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By Mark McDonald
The New York Times
February 21, 2011
SEOUL, South Korea -- Police officials are investigating a mysterious
break-in at the five-star Lotte Hotel, an odd bit of cloak and dagger in
Room 1961 whose storyline includes bumbling spies caught red-handed,
negotiations for a supersonic jet fighter, a stolen laptop and a
conveniently timed meeting with the president of South Korea.
Accounts from the police, local news media, government officials and
hotel employees laid out a whodunit tale of the break-in, which took
place last Wednesday when visiting Indonesian government and military
officials left their rooms at the Lotte for a late-morning meeting with
President Lee Myung-bak.
The Indonesians went to the Blue House, the presidential residence and
offices, to discuss the purchase of military jets from the
government-backed Korea Aerospace Industries. (The Korean plane, the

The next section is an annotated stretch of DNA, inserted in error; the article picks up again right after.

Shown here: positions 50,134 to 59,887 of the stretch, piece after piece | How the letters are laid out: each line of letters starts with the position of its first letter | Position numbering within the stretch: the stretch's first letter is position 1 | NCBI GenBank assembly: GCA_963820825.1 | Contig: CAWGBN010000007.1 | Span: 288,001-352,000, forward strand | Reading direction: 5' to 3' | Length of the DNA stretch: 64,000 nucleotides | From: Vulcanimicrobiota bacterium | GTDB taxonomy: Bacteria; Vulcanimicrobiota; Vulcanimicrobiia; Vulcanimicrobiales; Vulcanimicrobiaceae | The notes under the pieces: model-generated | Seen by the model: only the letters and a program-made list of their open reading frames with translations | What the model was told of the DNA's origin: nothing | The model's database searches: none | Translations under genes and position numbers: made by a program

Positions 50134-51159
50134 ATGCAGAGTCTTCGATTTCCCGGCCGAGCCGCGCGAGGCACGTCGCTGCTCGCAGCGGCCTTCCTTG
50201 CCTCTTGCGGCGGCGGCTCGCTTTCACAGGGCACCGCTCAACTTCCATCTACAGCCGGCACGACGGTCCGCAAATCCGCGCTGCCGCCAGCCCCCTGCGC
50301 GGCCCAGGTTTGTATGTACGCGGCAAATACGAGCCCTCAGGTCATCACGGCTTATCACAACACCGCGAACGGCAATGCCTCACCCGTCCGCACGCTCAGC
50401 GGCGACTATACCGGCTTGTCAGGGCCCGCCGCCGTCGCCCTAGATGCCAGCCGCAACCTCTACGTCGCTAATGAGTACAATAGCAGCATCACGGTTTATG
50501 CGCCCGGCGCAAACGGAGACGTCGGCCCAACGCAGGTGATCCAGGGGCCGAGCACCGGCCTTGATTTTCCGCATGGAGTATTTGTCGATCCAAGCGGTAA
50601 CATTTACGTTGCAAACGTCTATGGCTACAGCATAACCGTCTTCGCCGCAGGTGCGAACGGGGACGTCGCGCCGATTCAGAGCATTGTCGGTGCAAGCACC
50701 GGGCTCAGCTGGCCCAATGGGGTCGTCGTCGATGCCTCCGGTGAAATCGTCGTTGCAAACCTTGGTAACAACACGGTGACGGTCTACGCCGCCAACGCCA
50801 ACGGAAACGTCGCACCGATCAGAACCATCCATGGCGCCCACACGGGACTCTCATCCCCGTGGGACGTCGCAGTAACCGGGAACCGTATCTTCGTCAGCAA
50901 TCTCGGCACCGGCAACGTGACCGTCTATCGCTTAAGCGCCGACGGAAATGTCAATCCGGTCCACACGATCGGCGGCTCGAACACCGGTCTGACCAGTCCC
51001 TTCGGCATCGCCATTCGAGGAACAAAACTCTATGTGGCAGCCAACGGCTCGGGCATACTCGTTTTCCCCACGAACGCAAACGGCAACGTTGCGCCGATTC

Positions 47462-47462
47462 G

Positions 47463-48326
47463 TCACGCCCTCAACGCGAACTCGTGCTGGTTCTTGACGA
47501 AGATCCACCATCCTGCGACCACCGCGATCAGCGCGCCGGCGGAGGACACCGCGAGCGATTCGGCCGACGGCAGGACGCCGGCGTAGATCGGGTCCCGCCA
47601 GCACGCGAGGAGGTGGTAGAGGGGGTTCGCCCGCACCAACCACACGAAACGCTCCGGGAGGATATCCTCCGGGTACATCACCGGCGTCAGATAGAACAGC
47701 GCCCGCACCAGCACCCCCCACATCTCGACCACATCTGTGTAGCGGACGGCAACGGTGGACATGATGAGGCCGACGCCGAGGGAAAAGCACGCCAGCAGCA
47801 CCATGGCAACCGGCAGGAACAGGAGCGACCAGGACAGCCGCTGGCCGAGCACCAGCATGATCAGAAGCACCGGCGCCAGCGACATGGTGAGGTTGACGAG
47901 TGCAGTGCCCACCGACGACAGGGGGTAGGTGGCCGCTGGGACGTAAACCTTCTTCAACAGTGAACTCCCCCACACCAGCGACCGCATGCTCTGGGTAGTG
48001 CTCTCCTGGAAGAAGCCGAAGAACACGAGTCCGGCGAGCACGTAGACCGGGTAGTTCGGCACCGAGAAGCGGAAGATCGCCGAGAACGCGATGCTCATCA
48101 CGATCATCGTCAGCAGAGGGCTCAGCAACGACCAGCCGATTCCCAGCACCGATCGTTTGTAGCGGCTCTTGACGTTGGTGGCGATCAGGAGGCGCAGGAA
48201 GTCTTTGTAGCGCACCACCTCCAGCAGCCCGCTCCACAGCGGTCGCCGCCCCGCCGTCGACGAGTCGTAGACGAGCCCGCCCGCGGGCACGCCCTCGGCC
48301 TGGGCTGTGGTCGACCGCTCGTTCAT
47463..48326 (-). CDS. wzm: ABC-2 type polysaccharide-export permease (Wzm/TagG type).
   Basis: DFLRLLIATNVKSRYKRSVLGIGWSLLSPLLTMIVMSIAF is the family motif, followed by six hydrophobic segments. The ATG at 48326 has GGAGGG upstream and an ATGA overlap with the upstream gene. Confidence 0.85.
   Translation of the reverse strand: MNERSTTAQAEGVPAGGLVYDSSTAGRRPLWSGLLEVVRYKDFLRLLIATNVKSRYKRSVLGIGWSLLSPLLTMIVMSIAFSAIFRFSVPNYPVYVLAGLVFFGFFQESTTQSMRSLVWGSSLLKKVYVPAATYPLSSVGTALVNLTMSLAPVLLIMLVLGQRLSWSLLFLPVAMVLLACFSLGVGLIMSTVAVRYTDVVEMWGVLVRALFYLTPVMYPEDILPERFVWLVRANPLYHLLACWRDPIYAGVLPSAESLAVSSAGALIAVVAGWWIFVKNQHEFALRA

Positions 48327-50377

T-50 Golden Eagle, is an advanced jet trainer that can be upgraded to a
fighter-bomber. It is being considered for purchase by the Indonesians,
who are also considering a subsonic Russian plane, the Yak-130.)
The Indonesians, traveling with their own security personnel, left their
rooms unguarded, with their work computers and private documents inside,
the police and Indonesian officials said later. The Indonesian group
comprised as many as 50 people, reports said, including Defense Minister
Soon after the Indonesians left their rooms, two men and a woman went up
to the 19th floor and entered Room 1961, the police said. Inside were
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